Review: The Kid with a Bike

by Christina Jedra / Beacon Staff • April 5, 2012

The kid with a bike 14
.
Photo Courtesy of IFC Films.
.
Photo Courtesy of IFC Films.
Throughout life, people learn to cope with betrayal and abandonment, but the aftermath can be particularly agonizing when the one who inflicts the pain is the very person who is supposed to guard you from it: your father.

Directed by brothers Jean-Pierre and Luc Dardenne, The Kid With a Bike (Le Gamin au Vélo) successfully balances themes of family expectations, unexpected sources of love, and the influence of friendship in a moving coming-of-age story about an 11-year-old boy left in a group home after his father abandons him.

A contrast of innocence and rebellion, Cyril (Thomas Doret) is determined to discover the reasons behind his father’s unexplained desertion. His anger-driven persistence exposes what he truly is: a big-eyed child who can’t comprehend why the person who should love him the most can’t even look at him during a confrontation.

Along his journey, he discovers love and friendship elsewhere, namely in 30-something hairdresser Samantha (Cécile De France), who he meets after she returns his missing bike, his most cherished possession. After some begging by Cyril, she takes him in on the weekends as a respite from the group home. However, Cyril fails to find a role model his own age and chooses to befriend an older teen boy — a gang member and suspected drug dealer whose dark, slick appearance is at odds with Doret’s glowing complexion and strawberry blonde hair.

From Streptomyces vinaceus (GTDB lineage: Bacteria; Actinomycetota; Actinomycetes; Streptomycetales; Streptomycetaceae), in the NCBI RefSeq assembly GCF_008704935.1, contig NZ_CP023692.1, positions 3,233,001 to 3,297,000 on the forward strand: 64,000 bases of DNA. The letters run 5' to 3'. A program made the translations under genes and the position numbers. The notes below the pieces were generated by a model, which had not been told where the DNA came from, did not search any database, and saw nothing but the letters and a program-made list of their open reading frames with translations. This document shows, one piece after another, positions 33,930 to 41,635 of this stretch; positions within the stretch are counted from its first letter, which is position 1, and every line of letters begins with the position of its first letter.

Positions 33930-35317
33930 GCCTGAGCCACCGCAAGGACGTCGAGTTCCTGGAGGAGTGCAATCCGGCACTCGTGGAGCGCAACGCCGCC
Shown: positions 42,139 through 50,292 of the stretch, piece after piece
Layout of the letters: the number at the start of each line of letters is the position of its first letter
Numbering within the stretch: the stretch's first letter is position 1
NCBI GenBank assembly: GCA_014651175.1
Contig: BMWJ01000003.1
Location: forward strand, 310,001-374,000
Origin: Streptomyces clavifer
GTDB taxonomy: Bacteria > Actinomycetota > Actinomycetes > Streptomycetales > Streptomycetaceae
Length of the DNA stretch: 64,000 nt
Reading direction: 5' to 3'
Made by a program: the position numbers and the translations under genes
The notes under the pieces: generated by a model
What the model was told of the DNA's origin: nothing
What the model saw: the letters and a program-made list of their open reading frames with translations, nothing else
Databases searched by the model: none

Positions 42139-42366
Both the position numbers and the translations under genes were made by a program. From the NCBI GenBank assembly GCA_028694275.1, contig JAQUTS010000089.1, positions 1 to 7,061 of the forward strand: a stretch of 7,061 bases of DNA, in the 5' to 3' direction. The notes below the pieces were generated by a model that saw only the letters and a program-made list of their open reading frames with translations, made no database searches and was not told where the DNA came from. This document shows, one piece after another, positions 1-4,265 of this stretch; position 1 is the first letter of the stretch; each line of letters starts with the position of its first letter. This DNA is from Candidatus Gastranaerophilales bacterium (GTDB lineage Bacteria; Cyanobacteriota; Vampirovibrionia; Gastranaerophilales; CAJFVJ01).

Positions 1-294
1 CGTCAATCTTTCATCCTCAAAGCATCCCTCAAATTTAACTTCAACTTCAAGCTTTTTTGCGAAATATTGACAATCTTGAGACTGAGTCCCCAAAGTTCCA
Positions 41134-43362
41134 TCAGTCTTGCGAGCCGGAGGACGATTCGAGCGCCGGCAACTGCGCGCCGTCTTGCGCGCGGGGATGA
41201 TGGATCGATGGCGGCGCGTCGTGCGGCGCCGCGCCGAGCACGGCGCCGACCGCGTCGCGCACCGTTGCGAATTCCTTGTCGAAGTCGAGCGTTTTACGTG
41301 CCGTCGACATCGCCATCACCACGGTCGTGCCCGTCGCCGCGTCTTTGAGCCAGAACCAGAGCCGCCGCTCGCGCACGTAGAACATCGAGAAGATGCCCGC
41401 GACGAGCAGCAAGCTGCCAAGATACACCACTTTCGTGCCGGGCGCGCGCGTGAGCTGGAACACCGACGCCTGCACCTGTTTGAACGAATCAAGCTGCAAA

The film tells its story with bright colors that often seem to contrast with the distressing situations that unfold. It shows the painful yet positive growing process of its main characters.

Ultimately, the audience is faced with the question: “How would I deal with this situation?” Shot in an almost documentary style,the film interweaves each character’s perspective, which creates a dynamic that showcases the logical reasoning for their actions. The movie engages the audience with moral questions. Should a boy be blamed for the physical harm of others in an attempt gain the male acceptance his father denied him? Is a young man allowed to be angry at society when he has to take care of his bedridden family member?

The emotional scenes are often supplemented with a wave of orchestral harmony. But the volume of such additions followed by abrupt, prolonged near-silence creates a distracting effect that disrupts the consistent flow of the rest of the movie.

The weight of the characters’ decisions, though, still manages to show. This filmconsiders the sacrifices loved ones can make, even when they have no obligation to do so. The Kid With a Bike serves as a beautifully told story about love, maturity, and forgiveness.